Sometimes, the soon-to-be-scrapped planes yield unexpected surprises — like the $4 million worth of cocaine that company engineers found stashed inside an airplane bathroom in 2010.

“The drugs were actually worth more than the value of the aircraft,” Gregory said. Police seized the haul, possibly hidden during a trans-Atlantic flight from South America to Europe several months earlier.

Law enforcers later told Gregory to be careful about any future discoveries of white powder wrapped in refuse sacks. “They asked me if I’d thought if it could have been explosives,” he said. “I really hadn’t. We’re now much more cautious.”

Along with dropped coins and mislaid cell phones, ASI’s dismantlers once found a pilot’s long-lost wallet. “It had been under the captain’s seat for two years and he hadn’t been able to find it,” said Gregory. “We traced him to Australia and sent it back to him.”

An A319 front section awaiting transportation to its new home – a cabin crew training company.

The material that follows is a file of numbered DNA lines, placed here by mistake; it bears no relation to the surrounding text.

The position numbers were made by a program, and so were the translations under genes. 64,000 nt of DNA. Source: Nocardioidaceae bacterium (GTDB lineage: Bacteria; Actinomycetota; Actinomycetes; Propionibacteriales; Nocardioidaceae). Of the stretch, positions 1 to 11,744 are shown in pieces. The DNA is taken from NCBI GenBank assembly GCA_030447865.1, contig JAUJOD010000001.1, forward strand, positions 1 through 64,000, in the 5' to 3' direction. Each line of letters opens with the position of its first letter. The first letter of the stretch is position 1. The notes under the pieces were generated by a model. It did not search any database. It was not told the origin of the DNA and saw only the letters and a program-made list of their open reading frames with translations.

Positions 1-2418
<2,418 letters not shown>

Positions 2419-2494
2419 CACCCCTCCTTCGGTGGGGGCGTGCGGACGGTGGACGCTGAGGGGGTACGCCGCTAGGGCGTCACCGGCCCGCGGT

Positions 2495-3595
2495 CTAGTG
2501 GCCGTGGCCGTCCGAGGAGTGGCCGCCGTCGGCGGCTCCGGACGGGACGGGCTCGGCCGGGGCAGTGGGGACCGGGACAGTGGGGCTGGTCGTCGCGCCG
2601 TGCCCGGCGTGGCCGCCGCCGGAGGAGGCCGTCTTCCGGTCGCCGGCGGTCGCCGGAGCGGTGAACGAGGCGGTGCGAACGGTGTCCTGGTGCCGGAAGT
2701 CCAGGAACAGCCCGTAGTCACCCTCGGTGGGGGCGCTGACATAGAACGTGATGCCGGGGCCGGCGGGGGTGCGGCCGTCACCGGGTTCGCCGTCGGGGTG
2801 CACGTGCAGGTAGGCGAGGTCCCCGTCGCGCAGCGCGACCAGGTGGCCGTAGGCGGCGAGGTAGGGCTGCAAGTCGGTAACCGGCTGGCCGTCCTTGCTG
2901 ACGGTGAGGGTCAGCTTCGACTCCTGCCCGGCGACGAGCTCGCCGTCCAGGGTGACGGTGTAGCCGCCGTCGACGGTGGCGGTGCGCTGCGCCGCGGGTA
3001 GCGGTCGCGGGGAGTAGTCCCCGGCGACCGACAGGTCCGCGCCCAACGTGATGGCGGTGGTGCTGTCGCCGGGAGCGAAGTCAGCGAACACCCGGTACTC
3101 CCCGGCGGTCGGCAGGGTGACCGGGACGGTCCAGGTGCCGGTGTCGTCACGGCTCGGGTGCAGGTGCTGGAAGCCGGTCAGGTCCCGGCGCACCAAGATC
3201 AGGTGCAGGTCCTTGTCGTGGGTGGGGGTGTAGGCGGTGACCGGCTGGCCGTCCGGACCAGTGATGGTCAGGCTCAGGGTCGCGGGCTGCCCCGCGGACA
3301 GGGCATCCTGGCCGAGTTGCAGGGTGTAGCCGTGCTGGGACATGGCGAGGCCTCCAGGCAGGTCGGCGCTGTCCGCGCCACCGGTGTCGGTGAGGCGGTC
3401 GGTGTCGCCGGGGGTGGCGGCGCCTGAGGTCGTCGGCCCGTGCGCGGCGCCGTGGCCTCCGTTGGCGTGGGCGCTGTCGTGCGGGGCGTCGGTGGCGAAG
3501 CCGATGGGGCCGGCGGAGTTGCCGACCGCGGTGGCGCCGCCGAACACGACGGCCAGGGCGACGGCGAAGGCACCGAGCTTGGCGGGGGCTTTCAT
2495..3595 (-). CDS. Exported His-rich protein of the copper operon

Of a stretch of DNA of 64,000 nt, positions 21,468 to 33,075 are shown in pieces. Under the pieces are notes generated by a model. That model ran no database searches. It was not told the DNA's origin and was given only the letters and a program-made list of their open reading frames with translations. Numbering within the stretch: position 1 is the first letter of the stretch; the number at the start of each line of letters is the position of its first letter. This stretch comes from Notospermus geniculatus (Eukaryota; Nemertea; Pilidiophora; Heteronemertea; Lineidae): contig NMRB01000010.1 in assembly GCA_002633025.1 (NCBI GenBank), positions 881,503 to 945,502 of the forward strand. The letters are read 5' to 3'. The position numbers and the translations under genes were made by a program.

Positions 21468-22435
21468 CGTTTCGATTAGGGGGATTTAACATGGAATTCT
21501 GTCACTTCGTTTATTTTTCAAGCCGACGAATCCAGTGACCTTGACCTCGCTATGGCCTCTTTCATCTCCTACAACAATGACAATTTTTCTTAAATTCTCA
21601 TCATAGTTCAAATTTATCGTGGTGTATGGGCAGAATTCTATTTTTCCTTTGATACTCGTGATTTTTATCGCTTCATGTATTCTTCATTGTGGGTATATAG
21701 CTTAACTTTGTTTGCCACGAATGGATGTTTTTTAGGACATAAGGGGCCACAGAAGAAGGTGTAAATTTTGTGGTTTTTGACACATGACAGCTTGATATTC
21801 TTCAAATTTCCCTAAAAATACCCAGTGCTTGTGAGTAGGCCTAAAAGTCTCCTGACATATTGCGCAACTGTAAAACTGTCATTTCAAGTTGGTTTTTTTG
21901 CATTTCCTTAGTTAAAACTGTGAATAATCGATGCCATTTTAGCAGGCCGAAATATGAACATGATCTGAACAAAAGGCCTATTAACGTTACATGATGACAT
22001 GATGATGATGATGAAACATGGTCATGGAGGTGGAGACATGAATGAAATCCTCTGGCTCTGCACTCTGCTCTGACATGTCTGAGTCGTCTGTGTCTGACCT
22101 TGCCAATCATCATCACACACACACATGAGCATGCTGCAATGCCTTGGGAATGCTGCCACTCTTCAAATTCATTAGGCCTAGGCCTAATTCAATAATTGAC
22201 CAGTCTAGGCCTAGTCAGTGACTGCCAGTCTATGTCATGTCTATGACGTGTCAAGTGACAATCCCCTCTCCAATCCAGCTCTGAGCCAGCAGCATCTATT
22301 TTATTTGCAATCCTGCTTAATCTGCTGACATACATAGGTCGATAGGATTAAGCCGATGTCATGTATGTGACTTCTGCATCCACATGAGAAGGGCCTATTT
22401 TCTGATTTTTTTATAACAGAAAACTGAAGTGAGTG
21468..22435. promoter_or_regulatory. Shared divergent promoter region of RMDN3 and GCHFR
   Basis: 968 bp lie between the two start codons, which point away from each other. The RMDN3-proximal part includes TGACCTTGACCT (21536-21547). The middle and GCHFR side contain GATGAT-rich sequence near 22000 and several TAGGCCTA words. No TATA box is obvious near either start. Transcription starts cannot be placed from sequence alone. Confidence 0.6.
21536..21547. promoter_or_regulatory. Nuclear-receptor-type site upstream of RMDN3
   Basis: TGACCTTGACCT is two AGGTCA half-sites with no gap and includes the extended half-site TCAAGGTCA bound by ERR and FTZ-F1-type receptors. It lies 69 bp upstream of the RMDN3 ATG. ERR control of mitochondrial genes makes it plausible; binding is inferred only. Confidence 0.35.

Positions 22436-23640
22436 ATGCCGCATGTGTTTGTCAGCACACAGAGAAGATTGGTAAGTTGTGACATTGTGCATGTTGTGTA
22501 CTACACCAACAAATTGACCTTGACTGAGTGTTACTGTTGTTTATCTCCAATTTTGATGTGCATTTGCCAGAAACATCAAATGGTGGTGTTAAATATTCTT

ASI engineers try to maximize the financial and environmental return of each plane and every item on board. First, they extract the engine, which can have a value of $2 to $4 million and sometimes makes up 80 to 85 percent of the entire aircraft’s worth. They then re-lease it back to an airline or break it up for spare parts to sell. 

“We then go for the other critical items — all the avionics, air conditioning, brakes, fuel pumps and transmitters,” Gregory said. Most of these items also return to the aviation industry’s supply chain.

ASI sells some aircraft sections to flight training schools and others to the entertainment industry for movies like “World War Z,” “Johnny English” and the “Batman” and “Star Wars” franchises.